• Generational shift is real. This is not about age as much as it is about the way in which we think. Never before has our world changed so fast (and continues to...daily) and we must respond. That which forces us to change will occur overnight! Our response rate to the forces of change will often take months. It is often too late! We must become far more adaptable, faster. The days of "non-profit" being an excuse to be slow, inefficient, unaccountable, un-measured, poor performing, unlicensed, un-credentialed, lacking resources, etc., etc., are over. Get in front of your own truth, experience, and narrative!
  • Change the language! Our JCC is not in the clear yet, but it isn't out of business. In fact, it appears that it will be in business for a few more years, years which will be spent growing in new ways and becoming sustainable. This JCC is back...and better only because of words like bold, new, fresh, accountability, measurement, benchmarking, donors, efficiency leading the conversation.
  • Unpack what is conflated. In the new world, risk doesn't have to be bad. Bold doesn't have to be scary. New ideas do not have to be youthful inexperience any more than history has to be an anchor into a failed past. The decisions this board has made are risky and smart! We are in control of how we package, view, and promote our actions and beliefs.
  • Don't Under-capitalize! It takes money to make money. Spend it. I think there is a non-profit version of dying with tons of money in the bank, having never been on a vacation, remodeled the house, or given to charity. A non-profit can afford expert professional staff, cleaning crews, upgraded computers and software, expert consultants. The list goes on. Businesses fail because they are under-capitalized. Non-profits are businesses! Capitalize! Again, the conflation piece--being cheap does not mean you are being efficient.
  • The Titanic Conundrum. Sometimes leadership (or lack of it) looks like deck chair rearranging on a sinking ship. New paint does not fix problems; it just freshens the place up until people look deeper. A spiffy web site does not elevate the quality of classes promoted. Adding member benefits does not convert these people to being philanthropists. Rewarding bad work does not make bad workers work better. It's not about the deck chairs; it's about the ship taking on water and the number of life boats!
  • No Drama Zone! Declare it. Get on board. Match the hard work; don't make more hard work. Drama is what you do in your home or office away from others. Problem solving, re-strategizing is what you do in a committee meeting or staff meeting or board room. Be aware of your impact.
  • Stay relevant. 'Nuff said!
The JCC board approved a sweeping reinvention plan last week. It is bold. It is not without risk. It is exciting. It is a bright hope for a brighter future. And it has reminded me of why I do this work. Our work in philanthropy is about changing people's lives and making our world and communities better. It can be a job, but it also has to be a mission in life...a purpose driven life. We can never be okay with charitable organizations going out of business; the impact on the people who rely upon them is too great. The hole left in the heart of a community is gaping.

Most non-profits are an un-renewed grant award or a struggling annual campaign away from closure. Before the real crisis hits you, what can be done today--with your leadership and your programs--to stay ahead of the crisis? The people who rely upon your existence are counting on you to know. Today!

P.S. I finally became actively involved. That moment happened about six months ago when I was invited to join the volunteers who were saving the J, as a member of the leadership task force and then as a member of the board of directors. Talk about putting my skills and my ideas and my expertise where my mouth is. Get off of the sidelines. Jump! Higher. Now. What an amazing volunteer experience I am having. I'll keep you posted on our progress.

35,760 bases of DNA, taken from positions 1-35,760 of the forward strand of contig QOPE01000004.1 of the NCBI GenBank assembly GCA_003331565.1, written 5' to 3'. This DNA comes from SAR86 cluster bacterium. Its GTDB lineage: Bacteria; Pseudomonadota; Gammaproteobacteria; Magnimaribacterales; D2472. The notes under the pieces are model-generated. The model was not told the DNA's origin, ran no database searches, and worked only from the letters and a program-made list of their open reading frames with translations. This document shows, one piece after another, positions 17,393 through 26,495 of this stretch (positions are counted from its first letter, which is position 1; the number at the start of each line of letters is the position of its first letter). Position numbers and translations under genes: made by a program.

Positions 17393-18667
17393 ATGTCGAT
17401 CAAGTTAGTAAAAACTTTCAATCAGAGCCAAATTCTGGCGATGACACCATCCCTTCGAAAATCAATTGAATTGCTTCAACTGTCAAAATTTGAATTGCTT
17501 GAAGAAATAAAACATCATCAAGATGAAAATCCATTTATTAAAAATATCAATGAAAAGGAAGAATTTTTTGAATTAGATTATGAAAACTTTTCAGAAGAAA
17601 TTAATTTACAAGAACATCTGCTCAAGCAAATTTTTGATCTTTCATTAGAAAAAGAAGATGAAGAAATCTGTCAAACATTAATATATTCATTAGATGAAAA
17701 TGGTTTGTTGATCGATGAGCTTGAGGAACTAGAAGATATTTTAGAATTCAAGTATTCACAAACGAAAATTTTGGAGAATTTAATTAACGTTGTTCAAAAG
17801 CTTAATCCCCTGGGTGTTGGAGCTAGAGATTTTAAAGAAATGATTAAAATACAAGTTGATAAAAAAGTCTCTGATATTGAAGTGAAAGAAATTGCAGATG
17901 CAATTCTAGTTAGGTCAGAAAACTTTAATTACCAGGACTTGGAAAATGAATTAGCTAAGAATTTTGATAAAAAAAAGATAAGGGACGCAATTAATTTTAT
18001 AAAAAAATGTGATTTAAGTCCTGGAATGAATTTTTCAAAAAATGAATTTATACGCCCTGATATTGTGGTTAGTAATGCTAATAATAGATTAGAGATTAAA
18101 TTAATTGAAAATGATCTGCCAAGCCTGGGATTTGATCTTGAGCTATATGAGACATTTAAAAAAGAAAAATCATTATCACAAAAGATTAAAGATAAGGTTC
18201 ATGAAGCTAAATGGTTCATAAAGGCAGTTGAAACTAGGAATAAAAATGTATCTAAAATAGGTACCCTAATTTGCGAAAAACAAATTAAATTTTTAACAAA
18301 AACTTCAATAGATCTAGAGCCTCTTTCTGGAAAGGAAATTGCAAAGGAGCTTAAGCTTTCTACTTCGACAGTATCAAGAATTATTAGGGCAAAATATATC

Wednesday, January 12, 2011

Systems and Values and Thoughts (oh my!)

A post inspired by the blizzard out my window!

I am intrigued by how challenged everyone is (it seems!) to get along, come together, make it work. When did the challenge become how challenging it is to be/work together and not the collective overcoming or resolution to the issue--the challenge--at hand? When did families begin to look like "casts" of a reality TV show and when did work groups begin to resemble an elementary school playground complete with authority figures, upper and lower classmates, structure, bullies, cliques, purpose, games, inside and outside voices, stalling tactics? How many people will know "Outwit, Outplay, Outlast" and not "E pluribus unum"? What happened that we marginalize those with whom we disagree rather than bring them closer, try to understand and seek some common ground, and move forward together in service of something greater? How is it that the more connected we are the more disconnected we are? How is it that the more tools we have, the less we accomplish? How is it that the more we have to fill ourselves and our partnerships and our organizations, the more empty we actually are (or appear)? What happened to polite disagreement, not loving one another but liking one another, agreeing to disagree? When did the customer become wrong? When did the intent of donors get "correctly interpreted" by creative internal bookkeeping? How did we become okay with working so much harder as the bar got so much lower? When did staff learn the way to success was to break the will of a volunteer and when did the volunteer learn that the way to success was to demean staff as people too un-something to do the noble work of volunteerism? When did it become so terrible to look at history to inform decision making today? And what is it about looking forward that is so scary to people who hold history so deeply? What are the barriers to saying "I'm sorry" (or "I screwed up" or "let's try this again...") and what could be if we said it more? Organization, relationship, or personal crisis doesn't usually just happen; it is typically an accumulation of neglect, mismanagement, denial, poor adaptation to change and yet we act so blindsided when it is in front of us. What's up with that? When did our love for (and right to) individual autonomy become disconnected from personal responsibility and accountability? When did having our efforts or success or skills measured get conflated with our personal worth and self esteem? We learn that driving a vehicle is a privilege and not a right; what is intended by this differentiation and what is your interpretation of this differentiation? I wish the salaries (and our collective priorities) would change and good school teachers (and police officers and fire fighters and soldiers and nurses...) would earn more than bad professional athletes; what does it take to radically shift the values of this culture?